Trans athlete Fallon Fox blasts ‘transphobic’ BBC after it apologises for platforming her

Fallon Fox speaks at an LGBTQ+ Pride event

Fallon Fox has condemned the “transphobic” British press after the BBC issued an apology about interviewing her.

Fox, an American retired mixed martial artist, appeared on BBC Radio 4’s Today programme in June to discuss the world governing body of swimming effectively banning trans women from the highest levels of women’s international competition.

But Fair Play for Women, an anti-trans sports pressure group, took issue with this. “Fox never should have been booked and an on-air apology is required,” the group said in a letter to BBC bosses, according to The Telegraph.

Fair Play for Women cited a 2020 tweet from Fox, 46, in its complaint. The tweet concerned Ericka Newsome and Tamikka Brents, both MNA fighters who said Fox should not be able to compete against cis women.

Both lost to Fox when they did face off against one another in the octagon. Fox tweeted of the matches at the time in June 2020: “For the record, I knocked two out. One woman’s skull was fractured, the other not.

“And just so you know, I enjoyed it. See I love smacking up TERFs in the case who talk transphobic nonsense.”

In an email shared by Fair Pay for Women on 12 July, the BBC’s Complaints Unit said it was “unaware of previous comments made by Fallon Fox” and, if it was, “we would have conducted the interview differently.”

The team added in an email: “We have discussed your concerns with the team responsible and we’d like to apologise for this oversight.”

Fox, whose last bout in the cage was in 2014, blasted the BBC for issuing an apology on as she vowed to never speak to a British news outlet again.

After all, multiple British outlets described Fox’s remarks as her “boasting about hitting women” – a wording that Fox hit back against.

She told PinkNews: “I find the apology from BBC Radio 4 to the TERFs at Fair Play for Women to be despicable. In my original statement, I was clearly referring to consensual fights in MMA with other female fighters.”

TERF is an acronym that stands for ‘trans-exclusionary radical feminist’.

Fallon Fox vows to never speak to the ‘transphobic’ British media again

Fox has long stressed that, no, she didn’t break Brents’ skull. During the fight, she fractured Brents’ orbital bone – the third most common injury in MMA. She has never broken a person’s skull, yet Fox’s anti-trans opponents have continued to say just that, Fox told PinkNews.

“Fights where both opponents punch, kick, and choke each other out. I don’t know what they think we do in the sport of MMA but it’s not tiddlywinks,” Fox said.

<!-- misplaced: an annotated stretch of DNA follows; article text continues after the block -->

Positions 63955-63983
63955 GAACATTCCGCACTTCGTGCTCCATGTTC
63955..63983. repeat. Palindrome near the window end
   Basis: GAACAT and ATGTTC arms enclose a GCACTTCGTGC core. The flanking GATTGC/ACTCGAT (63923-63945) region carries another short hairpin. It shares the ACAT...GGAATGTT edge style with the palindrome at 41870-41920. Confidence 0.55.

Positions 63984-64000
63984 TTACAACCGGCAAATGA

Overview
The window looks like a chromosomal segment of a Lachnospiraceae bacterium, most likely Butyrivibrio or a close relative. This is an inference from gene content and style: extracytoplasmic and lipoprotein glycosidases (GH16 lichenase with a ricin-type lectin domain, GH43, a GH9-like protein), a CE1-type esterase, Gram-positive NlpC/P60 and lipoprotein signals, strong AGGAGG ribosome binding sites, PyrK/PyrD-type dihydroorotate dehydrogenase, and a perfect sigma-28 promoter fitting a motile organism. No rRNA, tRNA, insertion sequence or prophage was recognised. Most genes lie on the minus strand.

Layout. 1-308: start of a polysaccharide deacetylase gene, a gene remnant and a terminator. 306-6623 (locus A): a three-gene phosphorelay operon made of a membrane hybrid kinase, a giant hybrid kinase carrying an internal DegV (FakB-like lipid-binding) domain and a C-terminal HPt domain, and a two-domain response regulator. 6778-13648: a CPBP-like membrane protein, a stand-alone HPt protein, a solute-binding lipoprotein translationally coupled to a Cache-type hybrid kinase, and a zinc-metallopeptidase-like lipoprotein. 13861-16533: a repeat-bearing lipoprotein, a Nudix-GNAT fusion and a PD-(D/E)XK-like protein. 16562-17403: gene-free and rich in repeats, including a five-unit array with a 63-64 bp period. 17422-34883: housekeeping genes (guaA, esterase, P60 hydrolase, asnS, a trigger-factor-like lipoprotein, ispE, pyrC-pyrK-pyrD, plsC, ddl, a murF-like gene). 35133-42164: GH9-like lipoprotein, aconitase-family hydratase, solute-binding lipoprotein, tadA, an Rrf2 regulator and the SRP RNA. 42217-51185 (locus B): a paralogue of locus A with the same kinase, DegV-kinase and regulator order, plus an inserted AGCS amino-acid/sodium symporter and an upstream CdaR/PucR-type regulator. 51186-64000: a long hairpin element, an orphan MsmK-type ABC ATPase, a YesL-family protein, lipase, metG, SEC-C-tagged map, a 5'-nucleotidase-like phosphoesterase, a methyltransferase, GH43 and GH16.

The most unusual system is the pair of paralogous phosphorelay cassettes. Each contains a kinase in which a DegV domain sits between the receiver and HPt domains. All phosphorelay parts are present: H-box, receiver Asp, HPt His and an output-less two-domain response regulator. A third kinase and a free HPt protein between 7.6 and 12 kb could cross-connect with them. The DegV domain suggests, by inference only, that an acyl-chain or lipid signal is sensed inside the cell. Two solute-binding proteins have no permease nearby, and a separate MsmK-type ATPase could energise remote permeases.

“And talking trash about opponents is all an accepted part of the MMA culture. It’s just when I talk trash I get singled out because I am a woman who is trans.”

A study in the Journal of Sports Science and Medicine found that MMA fights have a high rate of injury, with a majority of recorded injuries being to the face.

Fox, who publicly came out as trans in 2013, said she found it “odd” that the BBC apologised for inviting her onto the programme. “Especially since they platformed Lily Cade who called for my actual lynching,” she stressed.

Cade, a lesbian porn star, was platformed by the BBC for an infamous article headlined: “We’re being pressured into sex by some trans women.”

It was an article that the BBC would later admit fell below the broadcaster’s own editorial standards. Among the reasons why being how BBC journalist Caroline Lowbridge interviewed Cade for the story – Cade once called for the “execution” of every trans woman and for the “lynching” of Fox.

Fallon Fox poses in a brown lace dress

Fallon Fox. (Noam Galai/WireImage

The BBC later removed Cade’s remarks from the article.

So Fox said she felt stung by the BBC “apologising” for platforming one of the most prominent trans people in professional sport, yet never quite offering the same to the trans community for promoting someone “instigating actual real-world violence”.

“Where’s our apology that is actually warranted?” she asked. “We will likely never hear one because the BBC is transphobic and aligning itself with TERFs. And if they don’t like being called transphobic, they can show they are not by issuing an apology.”

Fox placed the BBC as just the latest in a long legacy of British news outlets cranking the anti-trans dial up to full blast even though Britain isn’t even divided over trans rights.

Between 2010 and 2020, news stories about trans people rose by 400 per cent, with many being “heated” in nature, regulator the Independent Press Standards Organisation found.

Often complex questions about the rights of trans folk are boiled down to soundbites by journalists, researchers say, with the print media turning trans people into “freak shows”. This is often because journalists take harmful “myths” about trans people as assumed fact, such as trans people being “new”, monitoring group Trans Media Watch say.

The BBC especially has been accused of this. Several demonstrations have been held by trans rights campaigners outside the BBC’s offices in London, Manchester and more in what was a show of the pent-up anger some feel about the BBC’s spotty track record of covering LGBTQ+ people.

This avalanche of anti-trans news can have real-world effects. One study found of the 97.6 per cent of trans people who have seen negative coverage of trans people in the media in the past 12 months, they were 18 per cent more likely to be depressed.

“There is a major transphobia problem in British media, and on TERF island in general I have found,” Fox warned.

“I won’t say I will never give another interview to British media. But I will say I will never do another BBC interview again.”

The BBC declined to comment.